WASHINGTON–U.S. Senator Chris Murphy (D-Conn.) on Sunday joined CBS’s Face the Nation with Margaret Brennan to discuss gun violence prevention in the wake of another horrific mass shooting in Nashville, Tennessee.

“I don’t understand why we choose to live like this. Why we choose to make our kids fear their lives when they walk into their schools. Why we choose to have children who grow up in violent neighborhoods fear for their lives when they walk to and from school. Only in America does this happen. And you can't explain it through a prism of mental illness or a lack of school security,” said Murphy.

Murphy continued: “The thing that's different in the United States is the number of guns, the number of high power weapons of mass destruction, and the ease with which we allow criminals and dangerously mentally ill people to get those guns. So we've got to change the nation's gun laws. We've got to put more trauma resources into our schools. But doing nothing cannot be an option when there are more [mass] shootings than days in the year so far in 2023.”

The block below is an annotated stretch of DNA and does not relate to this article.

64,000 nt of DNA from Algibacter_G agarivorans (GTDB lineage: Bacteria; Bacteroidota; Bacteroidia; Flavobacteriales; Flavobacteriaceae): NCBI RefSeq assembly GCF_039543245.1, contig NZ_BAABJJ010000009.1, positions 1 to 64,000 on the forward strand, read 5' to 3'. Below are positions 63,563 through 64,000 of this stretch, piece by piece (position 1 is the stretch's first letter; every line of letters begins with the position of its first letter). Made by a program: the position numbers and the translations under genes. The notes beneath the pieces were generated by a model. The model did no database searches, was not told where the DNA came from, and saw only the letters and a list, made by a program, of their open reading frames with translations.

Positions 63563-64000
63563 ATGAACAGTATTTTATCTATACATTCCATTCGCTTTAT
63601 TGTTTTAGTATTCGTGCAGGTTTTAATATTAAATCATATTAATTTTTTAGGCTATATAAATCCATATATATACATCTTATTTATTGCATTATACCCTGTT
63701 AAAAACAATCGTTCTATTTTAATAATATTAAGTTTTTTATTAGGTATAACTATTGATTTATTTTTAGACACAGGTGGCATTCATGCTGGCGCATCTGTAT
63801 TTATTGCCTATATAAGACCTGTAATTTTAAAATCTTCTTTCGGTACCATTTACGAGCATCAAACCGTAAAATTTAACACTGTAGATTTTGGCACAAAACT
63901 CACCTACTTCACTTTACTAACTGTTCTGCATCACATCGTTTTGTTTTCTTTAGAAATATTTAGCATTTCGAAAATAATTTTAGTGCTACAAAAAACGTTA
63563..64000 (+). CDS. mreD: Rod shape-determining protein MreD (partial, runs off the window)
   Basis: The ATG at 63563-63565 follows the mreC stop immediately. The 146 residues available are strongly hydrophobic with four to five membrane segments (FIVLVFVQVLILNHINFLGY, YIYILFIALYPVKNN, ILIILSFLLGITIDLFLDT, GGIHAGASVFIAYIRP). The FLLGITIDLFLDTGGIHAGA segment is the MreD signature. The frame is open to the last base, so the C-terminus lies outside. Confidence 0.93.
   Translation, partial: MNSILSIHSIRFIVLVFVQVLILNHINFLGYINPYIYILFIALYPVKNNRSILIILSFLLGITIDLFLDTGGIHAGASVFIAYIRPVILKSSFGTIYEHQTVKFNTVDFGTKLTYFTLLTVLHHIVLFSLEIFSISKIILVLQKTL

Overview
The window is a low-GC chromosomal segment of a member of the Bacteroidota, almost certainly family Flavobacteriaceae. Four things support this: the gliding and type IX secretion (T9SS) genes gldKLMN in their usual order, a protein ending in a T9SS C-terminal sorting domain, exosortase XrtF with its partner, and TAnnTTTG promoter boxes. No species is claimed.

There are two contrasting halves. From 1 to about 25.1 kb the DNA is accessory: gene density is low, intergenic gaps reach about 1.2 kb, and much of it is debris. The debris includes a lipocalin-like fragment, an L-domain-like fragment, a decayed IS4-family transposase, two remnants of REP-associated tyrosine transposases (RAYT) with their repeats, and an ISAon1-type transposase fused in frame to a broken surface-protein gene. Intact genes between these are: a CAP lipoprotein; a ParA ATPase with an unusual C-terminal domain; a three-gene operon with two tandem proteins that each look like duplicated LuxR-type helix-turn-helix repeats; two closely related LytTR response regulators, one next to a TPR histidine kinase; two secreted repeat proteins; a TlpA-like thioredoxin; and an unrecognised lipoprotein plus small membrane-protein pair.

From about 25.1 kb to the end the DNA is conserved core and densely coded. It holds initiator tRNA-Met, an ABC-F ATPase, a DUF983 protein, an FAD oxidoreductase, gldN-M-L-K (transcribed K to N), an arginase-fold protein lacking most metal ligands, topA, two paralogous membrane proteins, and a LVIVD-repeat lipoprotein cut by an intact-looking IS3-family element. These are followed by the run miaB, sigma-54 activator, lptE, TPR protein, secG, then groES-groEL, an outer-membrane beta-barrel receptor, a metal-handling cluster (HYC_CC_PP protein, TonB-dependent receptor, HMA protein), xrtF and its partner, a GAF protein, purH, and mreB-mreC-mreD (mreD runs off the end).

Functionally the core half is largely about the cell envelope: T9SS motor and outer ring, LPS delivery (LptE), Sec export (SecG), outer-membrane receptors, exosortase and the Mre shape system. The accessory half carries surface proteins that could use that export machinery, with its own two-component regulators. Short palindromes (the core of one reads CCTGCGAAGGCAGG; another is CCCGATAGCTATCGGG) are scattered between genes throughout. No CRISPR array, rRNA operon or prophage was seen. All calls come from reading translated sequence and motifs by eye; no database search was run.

On red flag laws and the $750 million in the Bipartisan Safer Communities Act to support implementation of those laws, Murphy said: “What we know is that in states that have red flag laws, they are used responsibly and frequently to take guns away from people in crisis…My hope is that this new federal funding that we passed on a bipartisan basis last year will prompt states like Tennessee to take a look at red flag laws. They're wildly popular - 80% of Americans want them. There's no political risk in enacting a red flag law. If Tennessee had it, maybe this wouldn't have happened.”

On Republican proposals to arm teachers, Murphy said: “My constituents in Connecticut, they want school security, they want door locks, they want more physical protection, but they do not want their teachers to be handed AR-15s and schools loaded up with weapons. What we know in this country is that more weapons don't equal less crime. If more weapons equaled less crime, then we would be one of the safest places in the world."

On the path forward, Murphy said: “Things change pretty quickly in Washington. My goal is to try to find that common ground that John Cornyn is talking about, and I'm not going to let the perfect be the enemy of the good. We've got to show parents and kids and families in this country that we can make bipartisan progress to try to make our country safer… I'm open for any discussion with Republicans about how we can show this country that we take their kids’ protection seriously.”